Comparison with a previously published F gene primer pair.

With the in vitro-transcribed game chicken/US(CA)/02 RNA, the limit of detection for the Creelan et al. (7) primer set was approximately 105 copies of the target gene (data not shown). We also directly compared 10-fold serial dilutions of RNA extracted from clinical samples from experimentally infected chickens (Table (Table3).3). Generally, the F gene primers described in this investigation detected more samples and lower concentrations of RNA than the Creelan et al. (7) primer pair.

TABLE 3.
RRT-PCR cycle threshold values of two F gene primer sets with diluted clinical samples

Detection of virus in samples from experimentally infected chickens.

During the first phase of the animal experiment, five groups of five birds each were inoculated with a serially increasing dose of game chicken/US(CA)/02. Virus isolation results and RRT-PCR results with both the F gene and APMV-1 M gene assays are presented in Table Table4.4. At 2 days postinfection, three cloacal swabs, all at the 105.9 EID50 dose, were positive with the M gene RRT-PCR. Among the oral swabs at 2 days postinfection, 8 of the 17 (47.1%) samples positive by virus isolation were also detectable with the F gene assay, and 14 of the 17 (82.4%) were positive with the APMV-1 M gene procedure. By 4 days postinfection, 88.2% of the cloacal swabs that were eventually positive by virus isolation were also positive with the F gene and the APMV-1 M gene RRT-PCR. With oral swabs the number of virus isolation positives that were also positive by both these assays increased to 89.5%.

Over the course of the second phase of the animal study, groups of chickens were vaccinated with either a high (106.9 EID50) or low (103.9 EID50) dose of chicken/US/B1/48. Birds were subsequently challenged 2 weeks later with 105.9 EID50 of game chicken/US(CA)/02. All chickens in the vaccinated groups seroconverted, and all controls were uniformly negative prior to challenge. Both the low- and high-dose vaccinated groups had identical geometric mean hemagglutination inhibition titers of 256, although there was slight variation among individual titers.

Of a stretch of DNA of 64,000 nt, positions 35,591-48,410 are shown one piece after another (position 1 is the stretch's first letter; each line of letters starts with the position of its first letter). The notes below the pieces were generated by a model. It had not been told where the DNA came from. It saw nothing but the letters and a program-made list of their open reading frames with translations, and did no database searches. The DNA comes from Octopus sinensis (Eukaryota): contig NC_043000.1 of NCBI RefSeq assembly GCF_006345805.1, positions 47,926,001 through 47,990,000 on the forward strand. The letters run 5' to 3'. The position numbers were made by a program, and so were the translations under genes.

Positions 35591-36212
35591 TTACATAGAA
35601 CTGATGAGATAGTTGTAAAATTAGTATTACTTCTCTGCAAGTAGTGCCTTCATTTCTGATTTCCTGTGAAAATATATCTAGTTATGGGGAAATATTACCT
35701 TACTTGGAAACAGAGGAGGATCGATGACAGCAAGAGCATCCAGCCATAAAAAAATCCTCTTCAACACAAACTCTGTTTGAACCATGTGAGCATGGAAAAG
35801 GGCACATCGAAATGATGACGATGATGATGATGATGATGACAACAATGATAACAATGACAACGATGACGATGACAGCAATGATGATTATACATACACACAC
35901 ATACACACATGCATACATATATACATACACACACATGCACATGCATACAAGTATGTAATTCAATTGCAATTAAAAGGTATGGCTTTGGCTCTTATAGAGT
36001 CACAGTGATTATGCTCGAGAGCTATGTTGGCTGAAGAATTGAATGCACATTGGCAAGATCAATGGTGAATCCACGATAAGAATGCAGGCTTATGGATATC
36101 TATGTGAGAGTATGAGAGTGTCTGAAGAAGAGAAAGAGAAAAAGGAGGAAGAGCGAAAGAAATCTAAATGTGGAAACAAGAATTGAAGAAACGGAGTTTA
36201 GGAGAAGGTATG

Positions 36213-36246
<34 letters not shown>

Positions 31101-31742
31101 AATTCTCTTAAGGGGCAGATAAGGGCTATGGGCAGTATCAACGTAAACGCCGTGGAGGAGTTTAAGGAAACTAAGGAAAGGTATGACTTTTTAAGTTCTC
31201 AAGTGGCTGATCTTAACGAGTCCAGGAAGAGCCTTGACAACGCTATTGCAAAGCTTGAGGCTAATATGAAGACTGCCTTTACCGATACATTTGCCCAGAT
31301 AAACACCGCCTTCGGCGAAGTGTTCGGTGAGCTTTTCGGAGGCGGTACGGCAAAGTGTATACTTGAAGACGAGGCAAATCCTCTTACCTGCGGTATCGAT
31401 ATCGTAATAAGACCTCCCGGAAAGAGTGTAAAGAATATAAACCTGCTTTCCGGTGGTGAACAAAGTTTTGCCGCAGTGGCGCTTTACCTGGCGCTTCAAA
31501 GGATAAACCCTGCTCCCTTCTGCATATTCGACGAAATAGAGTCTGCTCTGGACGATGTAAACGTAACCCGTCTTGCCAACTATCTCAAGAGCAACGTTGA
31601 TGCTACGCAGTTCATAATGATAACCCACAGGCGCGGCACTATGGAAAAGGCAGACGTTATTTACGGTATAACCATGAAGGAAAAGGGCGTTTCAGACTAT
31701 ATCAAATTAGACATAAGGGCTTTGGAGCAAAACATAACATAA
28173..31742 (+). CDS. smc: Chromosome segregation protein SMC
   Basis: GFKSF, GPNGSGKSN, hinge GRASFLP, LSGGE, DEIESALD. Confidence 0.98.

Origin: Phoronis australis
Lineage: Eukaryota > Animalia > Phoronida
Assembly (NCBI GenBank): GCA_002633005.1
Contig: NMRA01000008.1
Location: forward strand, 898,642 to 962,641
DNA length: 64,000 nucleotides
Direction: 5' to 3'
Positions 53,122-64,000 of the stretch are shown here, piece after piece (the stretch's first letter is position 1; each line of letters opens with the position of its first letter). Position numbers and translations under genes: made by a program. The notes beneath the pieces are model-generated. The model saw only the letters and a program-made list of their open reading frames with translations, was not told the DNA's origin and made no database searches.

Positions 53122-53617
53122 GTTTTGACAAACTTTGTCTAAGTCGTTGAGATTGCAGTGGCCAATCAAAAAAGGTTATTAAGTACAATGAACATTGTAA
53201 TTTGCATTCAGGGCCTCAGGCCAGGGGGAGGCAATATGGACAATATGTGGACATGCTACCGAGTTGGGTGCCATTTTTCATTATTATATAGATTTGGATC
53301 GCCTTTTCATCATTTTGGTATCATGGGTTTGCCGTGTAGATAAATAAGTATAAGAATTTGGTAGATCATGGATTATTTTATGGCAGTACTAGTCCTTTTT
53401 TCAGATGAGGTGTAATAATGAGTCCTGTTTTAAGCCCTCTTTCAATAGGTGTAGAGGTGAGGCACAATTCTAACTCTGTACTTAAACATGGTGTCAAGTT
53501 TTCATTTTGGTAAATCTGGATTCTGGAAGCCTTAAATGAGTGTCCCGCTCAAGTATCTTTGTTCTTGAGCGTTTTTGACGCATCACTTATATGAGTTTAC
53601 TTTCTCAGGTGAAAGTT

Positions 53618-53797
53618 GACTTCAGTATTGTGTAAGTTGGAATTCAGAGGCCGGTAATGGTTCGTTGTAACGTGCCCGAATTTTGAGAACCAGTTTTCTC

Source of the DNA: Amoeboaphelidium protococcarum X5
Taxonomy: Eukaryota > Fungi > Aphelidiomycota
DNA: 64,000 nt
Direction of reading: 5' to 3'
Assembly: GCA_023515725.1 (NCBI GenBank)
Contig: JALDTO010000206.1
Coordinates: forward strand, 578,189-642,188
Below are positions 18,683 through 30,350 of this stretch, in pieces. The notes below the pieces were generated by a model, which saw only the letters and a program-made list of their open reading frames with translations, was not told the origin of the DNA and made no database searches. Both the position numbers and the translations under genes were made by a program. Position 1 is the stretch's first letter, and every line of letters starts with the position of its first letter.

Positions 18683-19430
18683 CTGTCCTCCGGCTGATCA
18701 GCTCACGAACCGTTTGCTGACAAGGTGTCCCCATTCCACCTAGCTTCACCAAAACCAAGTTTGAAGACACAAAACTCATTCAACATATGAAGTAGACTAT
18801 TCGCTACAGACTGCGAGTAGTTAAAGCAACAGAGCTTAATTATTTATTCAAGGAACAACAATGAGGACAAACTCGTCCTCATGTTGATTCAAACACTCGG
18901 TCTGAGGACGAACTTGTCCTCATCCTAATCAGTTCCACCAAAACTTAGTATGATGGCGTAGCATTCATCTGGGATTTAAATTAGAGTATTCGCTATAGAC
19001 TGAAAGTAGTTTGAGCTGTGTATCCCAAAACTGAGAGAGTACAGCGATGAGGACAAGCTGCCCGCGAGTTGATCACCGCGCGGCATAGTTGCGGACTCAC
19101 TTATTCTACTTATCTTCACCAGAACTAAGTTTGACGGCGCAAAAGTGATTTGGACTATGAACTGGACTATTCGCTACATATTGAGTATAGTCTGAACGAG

The birds were swabbed 3 days postvaccination, and all oral swabs were positive for virus isolation and RRT-PCR with the N.A. pre-1960 genotype specific primer-probe set (Table (Table5).5). As expected, these samples were all negative with the velogen-specific F gene primer-probe set. Two days after challenge with virulent NDV, five of the oral swabs from vaccinated birds were virus isolation positive. RNA extracted from the oral swab from vaccinated bird 470 was positive with APMV-1 M gene RRT-PCR, but the remaining samples were all negative. At this point, all the oral swab samples from the challenge controls were positive by both virus isolation and APMV-1 M gene RRT-PCR, and 62.5% of these were also positive with the F gene assay.